HALIFAX -- Nova Scotia's teachers' union is slamming the passage of a contentious bill that makes sweeping reforms to the education system.

The governing Liberals used their majority to pass Bill 72 by a vote of 25-21 late Thursday, one week after it was introduced by Education Minister Zach Churchill.

The legislation dissolves the province's seven regional school boards as of March 31 and replaces them with a 15-member provincial advisory council, while keeping local school advisory councils in place along with board administrations.

In another contentious move it takes principals, vice-principals and senior supervisory staff from the Nova Scotia Teachers Union and rolls them into a new association affiliated with the union.

NSTU president Liette Doucet said in a statement that the bill's passage "marks the beginning of a more fractured education system in Nova Scotia," and will bring division to schools.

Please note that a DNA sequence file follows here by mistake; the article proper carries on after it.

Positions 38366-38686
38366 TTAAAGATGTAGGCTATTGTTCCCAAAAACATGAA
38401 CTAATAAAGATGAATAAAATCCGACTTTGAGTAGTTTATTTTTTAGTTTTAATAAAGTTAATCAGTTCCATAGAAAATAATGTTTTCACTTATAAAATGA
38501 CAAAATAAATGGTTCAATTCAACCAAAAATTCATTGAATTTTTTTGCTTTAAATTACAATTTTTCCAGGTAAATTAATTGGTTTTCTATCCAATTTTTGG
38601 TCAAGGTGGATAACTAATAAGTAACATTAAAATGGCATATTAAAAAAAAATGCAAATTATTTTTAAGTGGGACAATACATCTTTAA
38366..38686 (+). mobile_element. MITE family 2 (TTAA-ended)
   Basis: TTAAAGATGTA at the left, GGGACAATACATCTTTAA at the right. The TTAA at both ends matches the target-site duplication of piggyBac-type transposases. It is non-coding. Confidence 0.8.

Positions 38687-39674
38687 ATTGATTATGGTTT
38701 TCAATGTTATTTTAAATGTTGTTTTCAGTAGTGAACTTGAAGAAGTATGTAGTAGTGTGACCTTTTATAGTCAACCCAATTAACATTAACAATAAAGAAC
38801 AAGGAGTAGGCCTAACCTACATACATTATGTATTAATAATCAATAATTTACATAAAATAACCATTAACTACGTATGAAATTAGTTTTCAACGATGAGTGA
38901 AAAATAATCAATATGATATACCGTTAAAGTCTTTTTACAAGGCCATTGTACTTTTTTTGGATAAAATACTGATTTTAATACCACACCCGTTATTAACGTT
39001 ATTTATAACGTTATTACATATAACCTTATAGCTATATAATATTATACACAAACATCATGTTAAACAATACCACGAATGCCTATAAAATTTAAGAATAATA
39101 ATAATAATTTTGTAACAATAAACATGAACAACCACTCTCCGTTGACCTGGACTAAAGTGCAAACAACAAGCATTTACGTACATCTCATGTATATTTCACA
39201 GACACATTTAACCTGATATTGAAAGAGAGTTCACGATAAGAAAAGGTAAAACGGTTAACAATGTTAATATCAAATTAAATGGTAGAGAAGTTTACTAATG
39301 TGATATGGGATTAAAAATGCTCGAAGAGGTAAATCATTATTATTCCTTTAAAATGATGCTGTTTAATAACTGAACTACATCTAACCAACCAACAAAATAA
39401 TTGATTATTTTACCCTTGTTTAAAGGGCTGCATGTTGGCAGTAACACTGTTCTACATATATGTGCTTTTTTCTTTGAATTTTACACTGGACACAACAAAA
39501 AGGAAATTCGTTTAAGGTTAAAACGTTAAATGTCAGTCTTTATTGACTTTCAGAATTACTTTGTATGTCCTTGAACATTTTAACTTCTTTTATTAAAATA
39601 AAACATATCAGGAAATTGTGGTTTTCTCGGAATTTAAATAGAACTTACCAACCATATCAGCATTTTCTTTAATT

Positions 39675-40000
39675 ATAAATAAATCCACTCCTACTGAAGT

Premier Stephen McNeil says he believes the changes will give communities a stronger voice because they will get direct access to the minister.

NDP education critic Claudia Chender calls the notion "absurd" and says the concerns of parents will end up falling to members of the legislature.

The legislation is largely based on recommendations contained in a report by consultant Avis Glaze.